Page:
Idea #4 – Challenge Fellow Greeks – If you’re looking for a way to bring together fellow Greeks, work with the Philanthropy chairmen from all chapters to develop a competition. Find a local track, determine a number of laps that must be completed with a specific number of participants, and have each participating chapter raise money for their cause of choice prior to the competition. You could subtract a second from each chapter’s time for each dollar raised for their charity. Those individuals on the Phi Delt team could work towards becoming Iron Phis.

Idea #5 – Challenge Each Other – Probably the easiest way to get your chapter brothers involved with Iron Phi is to simply identify a local race in which many of you could participate. Having a common goal and motivating each other during the training for that race and the fundraising efforts is a powerful brotherhood tool. There are many athletic events in your community in which brothers might have an interest. Find one that works, identify the brothers who want to participate, and get training. See our featured Iron Phi events at www.ironphi.org, as we’d love to have you join us at one of these events. If not one of these races, search for something in your own community and challenge each other to become Iron Phis. You could even implement positive incentives to the brother(s) who raise the most money.

Once again, get creative, have fun, and work together in the spirit of the Fraternity to become Iron Phis. We promise you, it’ll be an experience you never forget.

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What Iron Phi Means to Me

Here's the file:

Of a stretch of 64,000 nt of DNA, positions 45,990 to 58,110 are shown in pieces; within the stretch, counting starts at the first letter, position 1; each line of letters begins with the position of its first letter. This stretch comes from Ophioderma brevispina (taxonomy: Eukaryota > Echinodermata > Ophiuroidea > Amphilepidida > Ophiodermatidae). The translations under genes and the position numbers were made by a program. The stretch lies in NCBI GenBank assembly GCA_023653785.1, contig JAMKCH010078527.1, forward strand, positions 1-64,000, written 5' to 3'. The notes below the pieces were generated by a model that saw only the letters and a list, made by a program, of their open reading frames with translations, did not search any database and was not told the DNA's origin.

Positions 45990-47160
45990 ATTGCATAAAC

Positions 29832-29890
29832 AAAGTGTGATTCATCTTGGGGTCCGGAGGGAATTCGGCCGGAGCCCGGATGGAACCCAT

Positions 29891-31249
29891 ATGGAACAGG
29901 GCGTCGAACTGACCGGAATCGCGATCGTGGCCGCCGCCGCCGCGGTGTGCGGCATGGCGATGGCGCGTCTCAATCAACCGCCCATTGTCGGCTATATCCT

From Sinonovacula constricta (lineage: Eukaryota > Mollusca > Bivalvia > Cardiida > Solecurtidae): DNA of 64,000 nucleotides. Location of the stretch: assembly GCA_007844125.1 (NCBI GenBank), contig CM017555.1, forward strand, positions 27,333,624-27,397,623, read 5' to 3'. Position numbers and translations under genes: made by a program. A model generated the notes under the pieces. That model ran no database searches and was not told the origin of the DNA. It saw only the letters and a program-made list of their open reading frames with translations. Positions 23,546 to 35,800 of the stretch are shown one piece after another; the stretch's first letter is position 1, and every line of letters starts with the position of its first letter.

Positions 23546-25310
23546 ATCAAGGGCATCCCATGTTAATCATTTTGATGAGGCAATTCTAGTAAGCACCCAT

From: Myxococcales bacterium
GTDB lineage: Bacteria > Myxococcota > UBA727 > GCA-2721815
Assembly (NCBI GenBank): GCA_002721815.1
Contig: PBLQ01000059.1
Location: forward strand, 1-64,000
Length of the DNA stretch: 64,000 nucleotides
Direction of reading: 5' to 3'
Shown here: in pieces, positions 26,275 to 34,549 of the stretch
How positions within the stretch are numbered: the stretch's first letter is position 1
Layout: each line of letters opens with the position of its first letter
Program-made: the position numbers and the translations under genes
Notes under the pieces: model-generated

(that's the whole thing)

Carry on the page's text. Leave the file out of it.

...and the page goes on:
By Jacob Ternes – Senior Leadership Consultant

When I was in High School I was an athlete, a multiple sport letterman and was in great shape. I ran on occasion and really enjoyed working out and getting a good sweat. Throughout my college years I played sports a little less, only intramurals and rec sports, ate a lot more than I should have, and didn’t work out nearly as often as I could have. By the time I graduated last year I was well over my playing weight (my Wii Fit mii was a tubby little guy), didn’t feel motivated to do anything, and was just tired all of the time.

Running by myself had never really been my thing.  I didn’t have a team around me to go work out with, so I had no motivation to get out there and get into shape. Iron Phi gave me the push that I needed to get back into a fitness routine. When Steve Good first brought up the idea to the staff I jumped on it. I thought that this was a chance to set a personal goal that would keep me motivated and was an opportunity to do charity fundraising like I never have before. Even though I was out of shape, I still considered myself to be an athletic person so I set my sights high.  I was going to complete the full marathon during the Cincinnati Flying Pig Marathon weekend. Twenty six point two miles can’t really be that bad, can it? I mean, I had five months to train for it.